Performance and responsiveness are key factors for an application's success. Multithreading, which you can use to boost application responsiveness, can overcome potential problems that come up due to long-running tasks or CPU-intensive operations. In this article, I explain how you can use multithreading in ASP.NET applications. To begin, let’s take a look at related concepts and terminologies.
Threads, Processes, and Tasks—What Are They and How Do They Differ?
A thread—also called a lightweight process—is the smallest individually schedulable entity within a process, and the path of execution within a process. A process on the other hand is the running instance of a program. An application’s main thread is the application thread. All other threads that you create in the application are called worker threads. A task is an enhanced form of a thread.
Multithreading, Multitasking, and Multiprocessing
Multithreading is the OS’s ability to have at the same point in time multiple threads in memory that switch between tasks in such a way as to provide a pseudo parallelism, as if all the threads are running simultaneously. Note that switching between threads involves a context switch, which in turn involves saving the current thread’s state, flushing the CPU, and handing control of the CPU to the next thread in the queue.
Multithreading can be of the following types:
• Serial – supported by DOS OS
• Cooperative – supported by Windows 3.11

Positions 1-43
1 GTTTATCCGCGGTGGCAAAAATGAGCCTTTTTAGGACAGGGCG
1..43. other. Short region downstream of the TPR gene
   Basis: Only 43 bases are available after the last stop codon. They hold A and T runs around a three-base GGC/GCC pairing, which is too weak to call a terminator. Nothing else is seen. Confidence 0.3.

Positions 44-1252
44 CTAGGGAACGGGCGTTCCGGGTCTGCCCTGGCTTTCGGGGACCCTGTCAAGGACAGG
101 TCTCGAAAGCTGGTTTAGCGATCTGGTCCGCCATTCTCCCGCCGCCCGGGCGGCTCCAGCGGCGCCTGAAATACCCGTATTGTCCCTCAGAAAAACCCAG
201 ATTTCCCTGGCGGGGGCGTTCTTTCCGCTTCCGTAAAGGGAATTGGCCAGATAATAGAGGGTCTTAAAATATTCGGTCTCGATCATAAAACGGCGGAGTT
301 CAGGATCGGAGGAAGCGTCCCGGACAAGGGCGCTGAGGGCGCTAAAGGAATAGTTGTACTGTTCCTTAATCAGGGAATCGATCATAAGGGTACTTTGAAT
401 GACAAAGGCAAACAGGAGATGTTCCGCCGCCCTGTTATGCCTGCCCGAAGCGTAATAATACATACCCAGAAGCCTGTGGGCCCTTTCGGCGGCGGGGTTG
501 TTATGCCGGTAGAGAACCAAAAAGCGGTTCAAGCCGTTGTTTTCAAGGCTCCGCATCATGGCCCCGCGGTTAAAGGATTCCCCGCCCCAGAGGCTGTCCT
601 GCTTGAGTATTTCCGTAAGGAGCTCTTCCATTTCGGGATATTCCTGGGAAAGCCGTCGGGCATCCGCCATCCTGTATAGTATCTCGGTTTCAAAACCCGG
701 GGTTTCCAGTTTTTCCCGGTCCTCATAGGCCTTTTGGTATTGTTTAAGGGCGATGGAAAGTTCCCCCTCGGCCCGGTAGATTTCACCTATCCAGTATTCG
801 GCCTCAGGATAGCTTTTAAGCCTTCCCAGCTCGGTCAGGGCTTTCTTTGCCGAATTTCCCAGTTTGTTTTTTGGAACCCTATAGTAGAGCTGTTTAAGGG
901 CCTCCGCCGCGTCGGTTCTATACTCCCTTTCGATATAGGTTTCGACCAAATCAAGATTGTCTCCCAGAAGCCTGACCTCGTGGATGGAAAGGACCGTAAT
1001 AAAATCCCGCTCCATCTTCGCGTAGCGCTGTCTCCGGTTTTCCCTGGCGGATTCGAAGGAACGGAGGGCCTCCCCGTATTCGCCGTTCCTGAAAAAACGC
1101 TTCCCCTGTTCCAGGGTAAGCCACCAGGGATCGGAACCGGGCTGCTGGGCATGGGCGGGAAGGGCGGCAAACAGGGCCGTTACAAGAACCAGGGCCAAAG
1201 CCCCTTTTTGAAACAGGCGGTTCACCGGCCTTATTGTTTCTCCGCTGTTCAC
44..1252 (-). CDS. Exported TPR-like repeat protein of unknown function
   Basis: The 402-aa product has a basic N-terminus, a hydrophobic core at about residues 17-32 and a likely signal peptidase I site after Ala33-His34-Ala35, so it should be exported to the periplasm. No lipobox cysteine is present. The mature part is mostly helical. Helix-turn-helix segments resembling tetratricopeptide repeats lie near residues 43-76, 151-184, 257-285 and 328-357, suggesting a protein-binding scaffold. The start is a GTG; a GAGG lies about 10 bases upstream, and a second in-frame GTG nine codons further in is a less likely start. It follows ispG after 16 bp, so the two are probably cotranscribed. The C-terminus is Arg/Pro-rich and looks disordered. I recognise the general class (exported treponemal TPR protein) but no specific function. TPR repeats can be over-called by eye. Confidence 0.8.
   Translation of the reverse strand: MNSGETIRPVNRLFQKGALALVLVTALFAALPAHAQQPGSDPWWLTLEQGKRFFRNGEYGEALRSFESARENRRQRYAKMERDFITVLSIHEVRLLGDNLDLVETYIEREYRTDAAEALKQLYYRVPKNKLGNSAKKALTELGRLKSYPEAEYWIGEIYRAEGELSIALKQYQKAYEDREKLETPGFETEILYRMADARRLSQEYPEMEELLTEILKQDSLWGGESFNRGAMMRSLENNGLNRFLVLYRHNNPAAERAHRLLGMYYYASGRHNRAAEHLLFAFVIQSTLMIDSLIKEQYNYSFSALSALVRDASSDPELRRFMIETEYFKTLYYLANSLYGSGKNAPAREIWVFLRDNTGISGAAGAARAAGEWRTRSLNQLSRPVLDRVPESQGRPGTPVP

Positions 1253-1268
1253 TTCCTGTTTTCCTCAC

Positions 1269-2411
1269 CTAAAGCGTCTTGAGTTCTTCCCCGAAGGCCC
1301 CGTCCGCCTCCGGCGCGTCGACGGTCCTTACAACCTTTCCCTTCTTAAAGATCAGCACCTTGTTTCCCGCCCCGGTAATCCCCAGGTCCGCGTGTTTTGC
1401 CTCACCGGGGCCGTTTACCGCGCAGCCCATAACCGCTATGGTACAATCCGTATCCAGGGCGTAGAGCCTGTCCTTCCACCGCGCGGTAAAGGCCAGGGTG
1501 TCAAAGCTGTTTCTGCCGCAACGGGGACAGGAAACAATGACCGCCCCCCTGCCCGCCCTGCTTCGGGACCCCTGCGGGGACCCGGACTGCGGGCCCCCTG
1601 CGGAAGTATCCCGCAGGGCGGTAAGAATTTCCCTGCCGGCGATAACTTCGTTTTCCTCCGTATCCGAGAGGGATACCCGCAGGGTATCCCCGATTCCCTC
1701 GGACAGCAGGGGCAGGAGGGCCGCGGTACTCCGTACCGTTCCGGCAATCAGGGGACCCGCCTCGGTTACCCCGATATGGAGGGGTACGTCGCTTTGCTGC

• Preemptive – supported by Windows 9x, NT, XP, and so on
Multitasking is an enhanced form of multithreading. Note that all multitasking operating systems are also multithreading in nature and the reverse is also implied. Multiprocessing is a concept that involves multiple processors, with each processor executing a particular thread at any point in time. Note that you can have only one thread in execution state in a single processor because a single CPU can execute only one thread at a time.
Advantages and Disadvantages of Multithreading
Using multithreading in applications boosts the application’s responsiveness. You can use multithreading to enhance the CPU and memory utilization in your system and provide support for concurrency. However, it’s difficult to test and debug applications that use multithreading. Moreover, implementing multithreading applications is quite complex.
A thread can have one of the following states:
• Ready or Run-able state—A thread in this state has all resources it needs, excluding the processor. It awaits its turn in the ready queue (a queue of ready-to-use threads) to be allocated the processor.
• Running state—A thread in this state has all resources it needs, inclusive of the processor. Hence, a thread in this state is said to be in the running or executing state. Note that in a single processor, you can at any point in time have only one thread in the running state.
• Wait state—A thread in this state waits for the IO to be complete. Once the IO activity for the thread is complete, the thread is scheduled again to the ready queue.
The ThreadState enum in the System.Threading namespace in C# contains the various supported thread states in .NET. The following are the members of the ThreadState enum:
Using the System.Threading.Thread Class
You can use the Thread class belonging to the System.Threading namespace to create, use, and manage threads in ASP.NET applications. To create and start a new thread, you need to create an instance of the Thread class and then call its start method. Here’s an example:
Thread thread = new Thread(new ThreadStart(DoWork));
Notice the parameter DoWork in the call to the ThreadStart constructor in the code above. The method DoWork is a thread method. A thread method is one that contains the actual code that the thread should execute. It should have no parameters and should have a return type of void. Here’s what a typical thread method looks like:
public void DoWork()